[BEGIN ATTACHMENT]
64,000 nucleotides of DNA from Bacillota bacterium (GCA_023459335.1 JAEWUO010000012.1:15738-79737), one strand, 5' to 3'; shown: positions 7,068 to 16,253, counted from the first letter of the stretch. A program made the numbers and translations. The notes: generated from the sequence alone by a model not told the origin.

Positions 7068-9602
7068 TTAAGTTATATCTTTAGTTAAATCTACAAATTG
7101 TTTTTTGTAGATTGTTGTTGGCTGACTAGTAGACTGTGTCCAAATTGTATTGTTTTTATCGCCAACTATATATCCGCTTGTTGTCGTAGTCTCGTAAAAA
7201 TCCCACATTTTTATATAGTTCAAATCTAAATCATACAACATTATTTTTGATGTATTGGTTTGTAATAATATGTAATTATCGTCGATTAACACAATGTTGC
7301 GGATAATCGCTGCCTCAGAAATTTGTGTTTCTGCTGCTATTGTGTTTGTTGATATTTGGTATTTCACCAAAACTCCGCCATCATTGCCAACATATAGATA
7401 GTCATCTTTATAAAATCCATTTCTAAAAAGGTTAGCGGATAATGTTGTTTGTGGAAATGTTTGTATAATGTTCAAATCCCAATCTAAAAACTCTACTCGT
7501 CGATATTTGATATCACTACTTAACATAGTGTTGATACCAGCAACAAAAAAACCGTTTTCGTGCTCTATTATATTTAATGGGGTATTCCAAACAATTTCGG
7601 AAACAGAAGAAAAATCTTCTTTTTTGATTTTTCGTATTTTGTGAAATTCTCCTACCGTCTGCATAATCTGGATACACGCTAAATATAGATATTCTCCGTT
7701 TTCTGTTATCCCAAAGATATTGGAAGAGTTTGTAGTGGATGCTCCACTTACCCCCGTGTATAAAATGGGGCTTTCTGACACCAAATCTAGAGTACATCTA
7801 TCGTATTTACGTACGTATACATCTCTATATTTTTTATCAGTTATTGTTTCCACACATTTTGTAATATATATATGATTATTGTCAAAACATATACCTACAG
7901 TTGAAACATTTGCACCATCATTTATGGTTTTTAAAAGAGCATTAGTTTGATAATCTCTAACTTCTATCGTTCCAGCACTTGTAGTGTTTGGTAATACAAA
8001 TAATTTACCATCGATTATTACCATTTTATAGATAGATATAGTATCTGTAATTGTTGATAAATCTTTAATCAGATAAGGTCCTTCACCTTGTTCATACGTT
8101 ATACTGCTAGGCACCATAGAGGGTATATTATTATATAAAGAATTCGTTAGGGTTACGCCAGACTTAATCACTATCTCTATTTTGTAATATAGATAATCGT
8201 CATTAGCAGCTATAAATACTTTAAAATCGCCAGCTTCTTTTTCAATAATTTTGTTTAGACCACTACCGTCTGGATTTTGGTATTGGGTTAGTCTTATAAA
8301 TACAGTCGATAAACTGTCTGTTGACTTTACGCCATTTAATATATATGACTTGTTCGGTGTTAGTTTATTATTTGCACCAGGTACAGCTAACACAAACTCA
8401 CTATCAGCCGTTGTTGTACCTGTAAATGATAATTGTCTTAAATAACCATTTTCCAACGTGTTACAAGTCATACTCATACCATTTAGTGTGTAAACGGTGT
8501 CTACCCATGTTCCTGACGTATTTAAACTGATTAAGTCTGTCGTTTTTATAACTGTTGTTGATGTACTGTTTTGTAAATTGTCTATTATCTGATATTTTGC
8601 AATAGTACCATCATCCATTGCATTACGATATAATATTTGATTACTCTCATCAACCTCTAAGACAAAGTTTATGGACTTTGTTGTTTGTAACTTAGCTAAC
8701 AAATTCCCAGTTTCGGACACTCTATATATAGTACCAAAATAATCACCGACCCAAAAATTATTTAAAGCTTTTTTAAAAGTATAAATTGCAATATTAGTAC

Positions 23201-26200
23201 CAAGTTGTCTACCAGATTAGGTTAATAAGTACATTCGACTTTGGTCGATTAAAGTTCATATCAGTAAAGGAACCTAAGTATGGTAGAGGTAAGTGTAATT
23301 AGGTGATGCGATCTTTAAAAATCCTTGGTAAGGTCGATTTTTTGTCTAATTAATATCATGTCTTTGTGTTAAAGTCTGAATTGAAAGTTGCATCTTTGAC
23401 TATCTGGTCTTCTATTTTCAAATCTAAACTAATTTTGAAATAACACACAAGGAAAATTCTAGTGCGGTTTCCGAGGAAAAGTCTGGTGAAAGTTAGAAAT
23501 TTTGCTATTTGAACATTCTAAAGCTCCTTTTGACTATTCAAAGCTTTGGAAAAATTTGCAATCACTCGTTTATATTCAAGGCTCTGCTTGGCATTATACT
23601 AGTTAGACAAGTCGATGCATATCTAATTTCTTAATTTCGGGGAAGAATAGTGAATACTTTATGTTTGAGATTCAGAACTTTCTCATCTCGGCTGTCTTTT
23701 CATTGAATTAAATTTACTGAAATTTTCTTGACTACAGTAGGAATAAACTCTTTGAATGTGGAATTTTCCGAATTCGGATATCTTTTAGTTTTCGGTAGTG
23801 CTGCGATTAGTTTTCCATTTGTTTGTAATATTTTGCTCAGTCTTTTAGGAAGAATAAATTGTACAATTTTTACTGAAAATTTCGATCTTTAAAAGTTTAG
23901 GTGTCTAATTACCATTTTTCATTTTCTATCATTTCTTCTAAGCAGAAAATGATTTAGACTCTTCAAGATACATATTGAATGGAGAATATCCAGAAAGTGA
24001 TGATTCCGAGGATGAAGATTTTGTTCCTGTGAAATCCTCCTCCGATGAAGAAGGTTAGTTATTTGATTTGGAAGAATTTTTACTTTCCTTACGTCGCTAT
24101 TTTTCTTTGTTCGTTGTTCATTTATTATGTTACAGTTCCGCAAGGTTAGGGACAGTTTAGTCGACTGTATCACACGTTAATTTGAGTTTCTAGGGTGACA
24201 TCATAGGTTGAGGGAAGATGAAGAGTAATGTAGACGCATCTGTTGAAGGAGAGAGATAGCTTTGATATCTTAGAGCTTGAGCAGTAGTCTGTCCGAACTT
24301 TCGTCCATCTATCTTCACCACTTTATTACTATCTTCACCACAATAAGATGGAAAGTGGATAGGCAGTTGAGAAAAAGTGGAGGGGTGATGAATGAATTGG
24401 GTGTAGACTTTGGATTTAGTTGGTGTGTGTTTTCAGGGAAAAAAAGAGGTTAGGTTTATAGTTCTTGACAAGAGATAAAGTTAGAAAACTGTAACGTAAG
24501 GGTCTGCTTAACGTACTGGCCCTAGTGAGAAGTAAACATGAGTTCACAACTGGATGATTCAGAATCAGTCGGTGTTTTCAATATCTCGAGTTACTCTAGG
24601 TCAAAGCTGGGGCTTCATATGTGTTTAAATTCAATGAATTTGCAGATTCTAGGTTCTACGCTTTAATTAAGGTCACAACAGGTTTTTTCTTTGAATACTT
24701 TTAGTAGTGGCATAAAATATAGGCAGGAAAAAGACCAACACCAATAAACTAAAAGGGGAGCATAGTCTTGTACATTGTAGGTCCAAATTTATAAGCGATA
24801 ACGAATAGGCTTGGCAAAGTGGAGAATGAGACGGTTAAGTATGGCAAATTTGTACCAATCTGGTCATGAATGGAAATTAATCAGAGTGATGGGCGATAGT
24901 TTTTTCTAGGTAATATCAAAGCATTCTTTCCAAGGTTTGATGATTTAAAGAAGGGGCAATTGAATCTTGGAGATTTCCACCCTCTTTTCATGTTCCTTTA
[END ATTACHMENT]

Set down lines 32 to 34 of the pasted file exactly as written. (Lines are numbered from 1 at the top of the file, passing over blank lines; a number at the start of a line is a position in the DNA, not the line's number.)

24201 TCATAGGTTGAGGGAAGATGAAGAGTAATGTAGACGCATCTGTTGAAGGAGAGAGATAGCTTTGATATCTTAGAGCTTGAGCAGTAGTCTGTCCGAACTT
24301 TCGTCCATCTATCTTCACCACTTTATTACTATCTTCACCACAATAAGATGGAAAGTGGATAGGCAGTTGAGAAAAAGTGGAGGGGTGATGAATGAATTGG
24401 GTGTAGACTTTGGATTTAGTTGGTGTGTGTTTTCAGGGAAAAAAAGAGGTTAGGTTTATAGTTCTTGACAAGAGATAAAGTTAGAAAACTGTAACGTAAG